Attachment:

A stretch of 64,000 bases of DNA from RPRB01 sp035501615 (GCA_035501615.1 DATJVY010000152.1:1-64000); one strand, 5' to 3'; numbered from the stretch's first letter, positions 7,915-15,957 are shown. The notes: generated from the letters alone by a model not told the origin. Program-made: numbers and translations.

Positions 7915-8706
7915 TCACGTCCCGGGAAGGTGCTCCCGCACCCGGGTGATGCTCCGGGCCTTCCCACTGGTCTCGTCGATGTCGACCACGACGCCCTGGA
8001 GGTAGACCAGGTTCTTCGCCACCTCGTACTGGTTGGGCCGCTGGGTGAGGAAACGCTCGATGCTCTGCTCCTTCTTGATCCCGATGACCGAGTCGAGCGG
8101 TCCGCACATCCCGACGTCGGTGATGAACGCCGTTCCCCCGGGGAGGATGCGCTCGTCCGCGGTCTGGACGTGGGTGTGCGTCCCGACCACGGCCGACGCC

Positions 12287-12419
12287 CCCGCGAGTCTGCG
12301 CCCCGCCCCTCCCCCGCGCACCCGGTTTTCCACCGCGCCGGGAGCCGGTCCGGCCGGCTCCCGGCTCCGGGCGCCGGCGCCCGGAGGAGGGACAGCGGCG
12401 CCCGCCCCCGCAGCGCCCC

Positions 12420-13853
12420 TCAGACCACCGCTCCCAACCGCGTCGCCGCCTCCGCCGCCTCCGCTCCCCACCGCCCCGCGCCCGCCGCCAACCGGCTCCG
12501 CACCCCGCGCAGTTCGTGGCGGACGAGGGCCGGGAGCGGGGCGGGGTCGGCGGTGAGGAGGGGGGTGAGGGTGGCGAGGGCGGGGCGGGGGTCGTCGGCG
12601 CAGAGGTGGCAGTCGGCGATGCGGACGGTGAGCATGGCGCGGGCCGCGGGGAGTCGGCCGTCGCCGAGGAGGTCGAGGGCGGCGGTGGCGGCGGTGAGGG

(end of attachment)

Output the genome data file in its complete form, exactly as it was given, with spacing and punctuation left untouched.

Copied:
A stretch of 64,000 bases of DNA from RPRB01 sp035501615 (GCA_035501615.1 DATJVY010000152.1:1-64000); one strand, 5' to 3'; numbered from the stretch's first letter, positions 7,915-15,957 are shown. The notes: generated from the letters alone by a model not told the origin. Program-made: numbers and translations.

Positions 7915-8706
7915 TCACGTCCCGGGAAGGTGCTCCCGCACCCGGGTGATGCTCCGGGCCTTCCCACTGGTCTCGTCGATGTCGACCACGACGCCCTGGA
8001 GGTAGACCAGGTTCTTCGCCACCTCGTACTGGTTGGGCCGCTGGGTGAGGAAACGCTCGATGCTCTGCTCCTTCTTGATCCCGATGACCGAGTCGAGCGG
8101 TCCGCACATCCCGACGTCGGTGATGAACGCCGTTCCCCCGGGGAGGATGCGCTCGTCCGCGGTCTGGACGTGGGTGTGCGTCCCGACCACGGCCGACGCC

Positions 12287-12419
12287 CCCGCGAGTCTGCG
12301 CCCCGCCCCTCCCCCGCGCACCCGGTTTTCCACCGCGCCGGGAGCCGGTCCGGCCGGCTCCCGGCTCCGGGCGCCGGCGCCCGGAGGAGGGACAGCGGCG
12401 CCCGCCCCCGCAGCGCCCC

Positions 12420-13853
12420 TCAGACCACCGCTCCCAACCGCGTCGCCGCCTCCGCCGCCTCCGCTCCCCACCGCCCCGCGCCCGCCGCCAACCGGCTCCG
12501 CACCCCGCGCAGTTCGTGGCGGACGAGGGCCGGGAGCGGGGCGGGGTCGGCGGTGAGGAGGGGGGTGAGGGTGGCGAGGGCGGGGCGGGGGTCGTCGGCG
12601 CAGAGGTGGCAGTCGGCGATGCGGACGGTGAGCATGGCGCGGGCCGCGGGGAGTCGGCCGTCGCCGAGGAGGTCGAGGGCGGCGGTGGCGGCGGTGAGGG